David and Gloria Martinez have been faithfully serving the Lord in Colombia’s Choco department since 2005. On numerous occasions their family have been threatened with death for their gospel work. Here is the rest of their story . . .
After moving to another part of Chocó in 2010, David, Gloria and their children continued to experience persecution from all sides as the government, paramilitaries, rebel groups and organized crime syndicates vied for control of territory. “There were moments we had to run out of the community,” Gloria said. “There were months when we were actually in another community because the drug situation was really bad. Of course … there was a lot of fighting, so we would leave the area while it was happening, too.”
During the first few years, however, most of the persecution came from a local religious group. “For four years, more or less, they wouldn’t rent us a good house,” David said. “We always had houses that were falling apart. I would fix them, and then they would kick us out once I fixed it.”
Then, a group of indigenous village leaders prohibited David and his family from entering their community. The village even sued them, claiming David’s family was damaging their cultural identity by introducing and spreading Christianity.
“We have been able to demonstrate with those who are believers today that we are not here to damage the cultural identity,” David said. “We always try to teach in their language. We talk to the kids in their languages.”
To keep the peace, David and his family moved out of the indigenous community and into an Afro-Colombian community. Descended from those brought to the Americas during the slave trade, the Afro- Colombians live much as their African ancestors did. Some of them even continue to practice African folk religions.
Among this community, David and Gloria lead a mixed congregation from indigenous and Afro- Colombian backgrounds. And they continue to minister to 20 indigenous believers in the community they left. “They can’t kick us out because we are already out,” David quipped.
In 2019, David and his family visited 25 of the 28 indigenous communities in the area, often receiving threats as they passed through guerrilla and paramilitary territories. Although the Colombian government and the FARC signed a peace agreement that was ratified by the nation’s congress in November 2016, David and Gloria said the peace deal has not brought peace, especially in Chocó. In fact, they said, the guerrillas are only regrouping and rearming under the failed peace deal.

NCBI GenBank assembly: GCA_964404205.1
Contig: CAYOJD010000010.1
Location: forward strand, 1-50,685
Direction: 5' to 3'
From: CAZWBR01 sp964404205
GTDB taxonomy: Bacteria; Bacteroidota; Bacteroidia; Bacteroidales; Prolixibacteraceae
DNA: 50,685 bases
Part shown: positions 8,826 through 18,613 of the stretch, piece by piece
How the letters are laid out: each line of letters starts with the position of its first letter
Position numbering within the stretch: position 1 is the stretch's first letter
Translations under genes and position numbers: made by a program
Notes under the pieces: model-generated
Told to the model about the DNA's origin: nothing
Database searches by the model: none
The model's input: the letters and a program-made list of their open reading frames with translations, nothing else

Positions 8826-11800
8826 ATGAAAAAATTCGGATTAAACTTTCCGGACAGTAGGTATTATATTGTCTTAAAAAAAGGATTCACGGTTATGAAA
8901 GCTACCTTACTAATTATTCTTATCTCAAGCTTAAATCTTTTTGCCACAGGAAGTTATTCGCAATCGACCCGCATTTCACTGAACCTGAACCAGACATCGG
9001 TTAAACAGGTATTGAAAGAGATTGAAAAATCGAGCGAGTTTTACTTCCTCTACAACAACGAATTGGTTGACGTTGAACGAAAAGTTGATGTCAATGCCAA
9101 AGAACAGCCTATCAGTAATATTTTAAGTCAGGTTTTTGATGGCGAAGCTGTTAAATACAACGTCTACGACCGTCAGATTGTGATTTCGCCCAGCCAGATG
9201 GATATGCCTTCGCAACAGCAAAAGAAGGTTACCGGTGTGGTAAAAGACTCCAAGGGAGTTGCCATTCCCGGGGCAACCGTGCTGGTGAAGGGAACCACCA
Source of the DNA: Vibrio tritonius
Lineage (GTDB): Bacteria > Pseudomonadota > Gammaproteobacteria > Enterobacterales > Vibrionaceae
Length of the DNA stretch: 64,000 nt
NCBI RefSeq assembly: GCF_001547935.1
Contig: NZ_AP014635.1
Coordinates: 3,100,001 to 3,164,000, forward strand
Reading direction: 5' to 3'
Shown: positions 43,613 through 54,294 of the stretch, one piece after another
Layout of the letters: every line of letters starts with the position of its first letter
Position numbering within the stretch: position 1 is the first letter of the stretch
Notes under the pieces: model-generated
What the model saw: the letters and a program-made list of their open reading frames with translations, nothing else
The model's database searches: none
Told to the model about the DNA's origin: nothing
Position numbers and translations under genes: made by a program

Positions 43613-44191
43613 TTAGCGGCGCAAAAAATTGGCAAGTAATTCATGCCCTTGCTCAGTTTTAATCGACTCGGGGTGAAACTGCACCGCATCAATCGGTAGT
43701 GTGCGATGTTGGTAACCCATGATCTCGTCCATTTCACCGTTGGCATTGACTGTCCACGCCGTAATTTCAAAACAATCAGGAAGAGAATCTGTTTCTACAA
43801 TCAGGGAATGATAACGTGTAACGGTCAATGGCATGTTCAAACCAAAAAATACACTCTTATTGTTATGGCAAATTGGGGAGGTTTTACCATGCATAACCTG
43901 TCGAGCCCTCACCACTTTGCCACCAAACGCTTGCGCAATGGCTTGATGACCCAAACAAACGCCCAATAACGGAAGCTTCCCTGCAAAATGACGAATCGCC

“Right now we are a military objective for the armed groups because we are not from the area,” Gloria said. “We are always praying to become invisible. The indigenous people who are Christians experience a lot more persecution from their community, and in many cases from the armed groups as well.”
In some ways, David’s family and the guerrilla groups are battling each other for the minds of the region’s youth. Guerrilla groups often lure the children into their ranks with the promise of weapons and cash. Thousands of Colombian children have fought in the country’s war; many were raised in guerrilla camps and trained as fighters from a young age. The FARC alone has reportedly recruited 3,700 child soldiers throughout its history.
To help children follow Christ instead of the rebel groups, David and Gloria started teaching a children’s Bible class two years ago. At first they held the class in an indigenous village, but after receiving threats from village leaders they changed their approach. With parents’ approval, they now pick up about 200 children each weekend using a boat that VOM helped provide. David picks up 50 children at a time, takes them to his home for the Bible lesson and then returns them to their homes.
David and Gloria also watch for vulnerable children whom the guerrilla groups might target as recruits. They help the children’s families enroll them in school and even transport them to and from school when possible. David thinks they have prevented about 10 children from joining the guerrillas. “God helped us to save these kids,” he said.